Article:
The “Red Star” Train Graveyard has been abandoned

A wide region on the outskirts of Budapest is inhabited by abandoned locomotives and railway wagons. The Red Star Train Graveyard, formerly known as Istvántelek, is located here.

This depot was constructed as a national railway maintenance facility in the early twentieth century. In 1902, one of the factory halls was Budapest’s largest structure, measuring 24,000 square meters (28,704 square yards).

By Laurie Mitchell, myradiantcity.com

During its existence, the depot was quite busy. Older wagons and locomotives were taken there for repair or restoration before being moved to the Budapest Railway Museum, in addition to serving operating trains.

However, WWII and the demise of steam trains took their toll on the depot, and it was progressively abandoned, while the southern section is still utilized for contemporary train repair. Due to a lack of money, it appears that many of the locomotives planned for the museum were just abandoned where they were.

By Laurie Mitchell, myradiantcity.com

The collection of dilapidated trains is quite varied and can prove fascinating for those interested in trains. The site comprises two large depots, a few smaller sheds, and then a wide-open area where trains are left at the mercy of the elements.

At this site alone, visitors can see more than 100 locomotives and railway carriages. The Red Star Train Graveyard includes rare Hungarian MAV 424 steam engines, German freight cars, and Soviet cars from the 1960s.

By Laurie Mitchell, myradiantcity.com

Intrepid explorers can unearth ancient railway tickets within some of the newer cars. A red star on the front of a handful of Hungarian steam engines is how the location gained its moniker among the locals.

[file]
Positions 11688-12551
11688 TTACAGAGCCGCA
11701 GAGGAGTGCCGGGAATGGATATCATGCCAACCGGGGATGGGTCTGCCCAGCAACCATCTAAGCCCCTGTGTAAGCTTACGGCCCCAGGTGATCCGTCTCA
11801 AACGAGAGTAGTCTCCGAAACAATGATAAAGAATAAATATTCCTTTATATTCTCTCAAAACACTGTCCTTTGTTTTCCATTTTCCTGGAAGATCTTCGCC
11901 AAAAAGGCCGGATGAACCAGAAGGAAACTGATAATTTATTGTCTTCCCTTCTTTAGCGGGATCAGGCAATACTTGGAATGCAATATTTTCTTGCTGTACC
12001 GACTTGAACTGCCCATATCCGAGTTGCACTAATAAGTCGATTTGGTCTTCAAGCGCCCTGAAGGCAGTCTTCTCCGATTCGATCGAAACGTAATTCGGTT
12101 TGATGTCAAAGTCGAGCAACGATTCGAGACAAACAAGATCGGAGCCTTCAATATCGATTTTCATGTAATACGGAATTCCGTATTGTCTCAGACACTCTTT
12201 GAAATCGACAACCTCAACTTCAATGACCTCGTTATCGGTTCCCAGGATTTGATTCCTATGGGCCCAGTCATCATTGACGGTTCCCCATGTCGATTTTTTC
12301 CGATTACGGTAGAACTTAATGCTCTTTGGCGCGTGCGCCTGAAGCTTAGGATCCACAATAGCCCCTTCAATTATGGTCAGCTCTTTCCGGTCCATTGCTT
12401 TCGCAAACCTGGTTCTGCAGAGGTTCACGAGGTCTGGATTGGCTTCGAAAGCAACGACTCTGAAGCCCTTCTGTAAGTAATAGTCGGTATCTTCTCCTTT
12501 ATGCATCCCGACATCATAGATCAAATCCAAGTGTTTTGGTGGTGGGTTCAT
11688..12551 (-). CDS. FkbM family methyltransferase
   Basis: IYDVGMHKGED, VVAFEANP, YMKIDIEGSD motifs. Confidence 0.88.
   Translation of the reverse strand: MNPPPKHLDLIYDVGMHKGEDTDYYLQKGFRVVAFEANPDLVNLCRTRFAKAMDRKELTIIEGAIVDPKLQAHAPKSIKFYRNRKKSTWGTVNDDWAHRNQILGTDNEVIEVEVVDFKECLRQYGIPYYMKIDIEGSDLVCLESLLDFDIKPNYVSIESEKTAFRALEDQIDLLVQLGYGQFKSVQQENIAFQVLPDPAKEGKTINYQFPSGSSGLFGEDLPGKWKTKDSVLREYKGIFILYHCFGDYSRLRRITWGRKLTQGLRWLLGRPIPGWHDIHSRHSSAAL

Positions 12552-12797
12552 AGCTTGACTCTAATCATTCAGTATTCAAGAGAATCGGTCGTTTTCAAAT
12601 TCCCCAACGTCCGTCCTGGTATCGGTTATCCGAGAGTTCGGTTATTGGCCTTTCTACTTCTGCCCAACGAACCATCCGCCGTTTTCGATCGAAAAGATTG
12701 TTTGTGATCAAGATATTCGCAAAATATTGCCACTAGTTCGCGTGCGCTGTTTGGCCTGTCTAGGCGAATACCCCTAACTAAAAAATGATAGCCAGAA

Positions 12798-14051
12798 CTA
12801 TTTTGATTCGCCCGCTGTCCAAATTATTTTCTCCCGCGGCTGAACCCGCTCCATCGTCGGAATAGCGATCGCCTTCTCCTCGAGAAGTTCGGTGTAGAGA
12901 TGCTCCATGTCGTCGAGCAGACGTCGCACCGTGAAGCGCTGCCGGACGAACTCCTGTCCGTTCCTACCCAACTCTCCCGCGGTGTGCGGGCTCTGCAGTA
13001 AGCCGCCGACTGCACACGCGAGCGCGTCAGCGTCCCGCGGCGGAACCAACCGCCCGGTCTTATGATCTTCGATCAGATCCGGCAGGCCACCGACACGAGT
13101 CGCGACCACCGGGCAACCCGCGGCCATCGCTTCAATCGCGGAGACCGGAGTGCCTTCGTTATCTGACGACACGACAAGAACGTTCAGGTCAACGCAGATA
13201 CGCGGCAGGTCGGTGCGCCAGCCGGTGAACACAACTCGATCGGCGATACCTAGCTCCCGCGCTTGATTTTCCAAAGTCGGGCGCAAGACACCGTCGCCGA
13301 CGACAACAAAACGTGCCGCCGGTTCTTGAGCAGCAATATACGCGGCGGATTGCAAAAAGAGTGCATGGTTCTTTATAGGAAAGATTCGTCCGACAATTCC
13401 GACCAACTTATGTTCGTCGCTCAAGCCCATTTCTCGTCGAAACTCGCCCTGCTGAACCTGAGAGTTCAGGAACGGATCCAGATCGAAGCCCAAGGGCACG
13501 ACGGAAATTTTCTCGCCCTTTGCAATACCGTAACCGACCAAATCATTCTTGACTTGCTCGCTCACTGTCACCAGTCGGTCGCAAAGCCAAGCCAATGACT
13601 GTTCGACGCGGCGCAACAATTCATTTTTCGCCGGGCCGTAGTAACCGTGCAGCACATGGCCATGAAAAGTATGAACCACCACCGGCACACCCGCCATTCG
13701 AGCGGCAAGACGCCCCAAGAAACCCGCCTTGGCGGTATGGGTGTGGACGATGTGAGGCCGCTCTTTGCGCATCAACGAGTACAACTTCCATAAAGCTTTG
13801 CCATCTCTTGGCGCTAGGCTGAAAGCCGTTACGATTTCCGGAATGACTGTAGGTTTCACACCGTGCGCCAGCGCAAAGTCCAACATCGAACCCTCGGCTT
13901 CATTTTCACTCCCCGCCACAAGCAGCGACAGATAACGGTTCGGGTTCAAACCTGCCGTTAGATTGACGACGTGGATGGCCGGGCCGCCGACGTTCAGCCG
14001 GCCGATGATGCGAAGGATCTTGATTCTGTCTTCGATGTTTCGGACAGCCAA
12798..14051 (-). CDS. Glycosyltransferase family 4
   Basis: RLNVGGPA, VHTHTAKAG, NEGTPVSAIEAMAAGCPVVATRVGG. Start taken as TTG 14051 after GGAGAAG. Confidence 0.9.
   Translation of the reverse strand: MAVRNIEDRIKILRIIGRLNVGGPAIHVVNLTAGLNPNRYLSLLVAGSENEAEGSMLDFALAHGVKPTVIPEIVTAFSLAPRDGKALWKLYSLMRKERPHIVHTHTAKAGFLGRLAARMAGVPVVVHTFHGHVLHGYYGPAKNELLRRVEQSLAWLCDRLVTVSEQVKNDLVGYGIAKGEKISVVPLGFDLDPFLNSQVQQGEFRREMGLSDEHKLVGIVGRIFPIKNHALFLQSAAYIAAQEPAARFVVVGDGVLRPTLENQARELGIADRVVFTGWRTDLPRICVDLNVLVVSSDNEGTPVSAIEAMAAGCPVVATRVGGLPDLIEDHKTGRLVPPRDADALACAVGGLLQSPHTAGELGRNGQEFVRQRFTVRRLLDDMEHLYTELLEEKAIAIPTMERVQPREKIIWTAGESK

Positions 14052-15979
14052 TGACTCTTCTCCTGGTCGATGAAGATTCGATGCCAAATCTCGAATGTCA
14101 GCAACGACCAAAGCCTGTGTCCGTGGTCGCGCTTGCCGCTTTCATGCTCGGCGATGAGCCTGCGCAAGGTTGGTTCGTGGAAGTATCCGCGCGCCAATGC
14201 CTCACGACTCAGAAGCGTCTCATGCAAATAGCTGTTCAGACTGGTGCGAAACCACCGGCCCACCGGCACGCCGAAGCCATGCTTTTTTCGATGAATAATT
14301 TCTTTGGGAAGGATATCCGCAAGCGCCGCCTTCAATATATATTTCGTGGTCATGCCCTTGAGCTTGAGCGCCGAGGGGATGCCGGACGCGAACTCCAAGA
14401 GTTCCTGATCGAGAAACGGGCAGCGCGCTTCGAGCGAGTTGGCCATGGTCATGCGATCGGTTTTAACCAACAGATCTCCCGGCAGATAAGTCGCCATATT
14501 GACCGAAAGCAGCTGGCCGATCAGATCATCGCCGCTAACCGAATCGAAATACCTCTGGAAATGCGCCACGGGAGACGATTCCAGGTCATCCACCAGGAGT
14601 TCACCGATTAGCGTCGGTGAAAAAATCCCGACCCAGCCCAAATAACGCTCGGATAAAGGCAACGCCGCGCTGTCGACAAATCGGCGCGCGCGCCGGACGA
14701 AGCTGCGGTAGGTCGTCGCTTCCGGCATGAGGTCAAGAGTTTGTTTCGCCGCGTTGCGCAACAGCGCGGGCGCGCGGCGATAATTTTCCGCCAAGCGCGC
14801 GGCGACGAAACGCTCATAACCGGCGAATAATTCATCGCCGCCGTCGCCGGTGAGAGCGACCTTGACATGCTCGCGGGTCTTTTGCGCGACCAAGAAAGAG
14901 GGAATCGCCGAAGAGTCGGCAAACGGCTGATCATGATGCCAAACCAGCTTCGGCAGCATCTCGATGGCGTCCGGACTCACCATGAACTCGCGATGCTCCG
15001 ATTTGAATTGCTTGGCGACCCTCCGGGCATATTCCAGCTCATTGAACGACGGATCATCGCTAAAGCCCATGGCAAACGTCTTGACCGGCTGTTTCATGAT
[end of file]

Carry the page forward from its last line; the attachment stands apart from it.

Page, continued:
Intrepid explorers can unearth ancient railway tickets within some of the newer cars. A red star on the front of a handful of Hungarian steam engines is how the location gained its moniker among the locals.

The Red Star Train Graveyard has been overgrown with vegetation over time, and the trains have rusted, but that hasn’t stopped it from becoming a distinctive local attraction. The location appeals to individuals who enjoy abandoned locations as well as those who are interested in trains and history.

Aside from the abandoned trains, there is some interesting railway infrastructure, such as brick and wood viewing towers and painted signage positioned along the length of the station.

By Laurie Mitchell, myradiantcity.com

Trespassers can easily be spotted because the southern end of the property is still in use. There is also a barbed wire barrier surrounding the perimeter to navigate.

In the summer of 2017, it was reported that guards and dogs had been added to the security measures, making entry to the site even more difficult. However, if you have the necessary documentation, you can still gain access.

Laurie Mitchell took the incredible photographs of the abandoned train yard in Hungary for her urban blog, My Radiant City. Laurie has spent the last four years traveling across the world.

Laurie’s blog is about living without a car, chronicling historical events, saving historic structures, and establishing livable communities for everybody. To view more of her work, you should go to her lovely website.

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